Yesterday at the 2016 CAP Conference, I was amazed and inspired by the work my fellow peers displayed and presented. They highlighted a variety of topic and issues, from palm tree deforestation and a questioning of the theory of modernisation, to working with the issue of who can, and should be able to speak for whom, in regards to minority groups in the United States.
In particular, I wanted to comment on and discuss Isabelle Semmelhack’s spoken word piece, “More Than Just a Story,” in which she spoke of the life of a past acquaintance, who suffered from and experienced the presence of systematic and institutionalised racism within the United States. I think her approach to the issue, and presentation were amazing, and think that her work links well into some discussion we had during our year in CAP, especially regarding representation and ethics, of which we discussed in our ASTU class recently.
I think the ideas of representation, misrepresentation, and ethics are important ideas to deal with and take notice to when speaking about issues regarding the presence of racism and marginalization, especially when speaking for and with a minority group, such as the black community as Isabelle spoke about. It seems that so frequently we are quick to combat any time an individual that is not part of a minority group speaks for a minority group; but I think an issue lies in this. If an individual is part of a minority group, and suffers from the silence and marginalization society places on them, then what are the chances they are going to be heard? It seems that at times, as Isabelle did, it is important to speak about, with, and for marginalized groups, because in many cases they do not get to speak out themselves, due to an oppressed state of being and the presence of a media system still containing racist undertones. Only a select few from these groups ever receive the ability to speak about issues regarding the racism still present in America, so it seems that in some cases, individuals not from that group should in turn be allowed to speak too, as any speaking out about these issues seem to be vastly better than not. Though the issues of representation and ethics arise, it seems that when speaking for and with a minority group, when done in a positive way, is influential for the better.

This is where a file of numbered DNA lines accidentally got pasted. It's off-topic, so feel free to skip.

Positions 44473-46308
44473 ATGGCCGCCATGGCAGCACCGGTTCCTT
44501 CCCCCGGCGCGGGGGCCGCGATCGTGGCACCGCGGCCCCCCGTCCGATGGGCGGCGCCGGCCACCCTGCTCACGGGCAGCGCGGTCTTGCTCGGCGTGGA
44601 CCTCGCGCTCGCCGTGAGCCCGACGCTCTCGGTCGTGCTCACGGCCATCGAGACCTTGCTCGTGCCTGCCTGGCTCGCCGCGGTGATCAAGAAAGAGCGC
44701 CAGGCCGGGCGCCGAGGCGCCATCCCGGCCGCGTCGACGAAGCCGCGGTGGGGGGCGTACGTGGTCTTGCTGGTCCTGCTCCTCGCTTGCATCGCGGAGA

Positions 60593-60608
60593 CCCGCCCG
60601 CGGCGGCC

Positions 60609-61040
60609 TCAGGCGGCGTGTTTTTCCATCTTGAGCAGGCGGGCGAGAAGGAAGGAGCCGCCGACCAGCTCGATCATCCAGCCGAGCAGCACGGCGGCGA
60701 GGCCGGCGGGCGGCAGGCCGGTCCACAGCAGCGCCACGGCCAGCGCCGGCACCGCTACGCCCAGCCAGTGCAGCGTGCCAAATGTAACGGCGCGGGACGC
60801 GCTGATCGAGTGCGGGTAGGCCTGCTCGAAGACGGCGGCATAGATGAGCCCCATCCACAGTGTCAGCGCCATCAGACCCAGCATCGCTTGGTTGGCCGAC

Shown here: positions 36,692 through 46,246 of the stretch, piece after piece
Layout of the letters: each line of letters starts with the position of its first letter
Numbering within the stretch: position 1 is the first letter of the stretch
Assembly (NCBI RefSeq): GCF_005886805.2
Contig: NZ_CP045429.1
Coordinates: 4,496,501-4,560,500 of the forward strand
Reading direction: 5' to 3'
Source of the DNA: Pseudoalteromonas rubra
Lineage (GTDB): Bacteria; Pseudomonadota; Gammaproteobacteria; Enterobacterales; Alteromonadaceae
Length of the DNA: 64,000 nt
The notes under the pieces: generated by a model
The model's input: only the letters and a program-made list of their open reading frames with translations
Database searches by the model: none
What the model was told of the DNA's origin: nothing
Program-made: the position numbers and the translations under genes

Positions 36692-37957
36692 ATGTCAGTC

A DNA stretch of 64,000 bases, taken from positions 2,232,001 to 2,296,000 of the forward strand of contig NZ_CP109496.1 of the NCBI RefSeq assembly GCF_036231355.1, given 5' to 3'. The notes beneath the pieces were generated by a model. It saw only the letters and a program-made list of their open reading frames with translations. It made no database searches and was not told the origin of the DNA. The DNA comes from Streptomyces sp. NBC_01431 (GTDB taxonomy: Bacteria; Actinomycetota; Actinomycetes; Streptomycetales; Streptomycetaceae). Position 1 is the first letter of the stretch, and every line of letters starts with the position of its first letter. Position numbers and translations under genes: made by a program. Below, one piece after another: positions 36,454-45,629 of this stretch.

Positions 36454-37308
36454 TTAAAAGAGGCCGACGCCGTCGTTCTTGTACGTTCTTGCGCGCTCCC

It has been interesting writing my final paper for ASTU, which works to analyze and take a look into the presence of autobiography in rap music produced by Joey BADA$$, Kendrick Lamar, and 2pac, as this medium seems to be very well suited to the speaking out about issues of institutionalized racism in the United States. It was great watching Isabelle’s spoken word piece, as it had strong ties to and correlations with the rap music produced today about similar issues. I thoroughly enjoyed the way in which Isabelle presented her project, as it highlighted a controversy that requires attention, while also providing a passionate and strong way of doing so.
This year has been fantastic, and I’ve had such an amazing time. Thanks everyone for making it so incredibly great, and thank you for the amazing class Professor McNeill!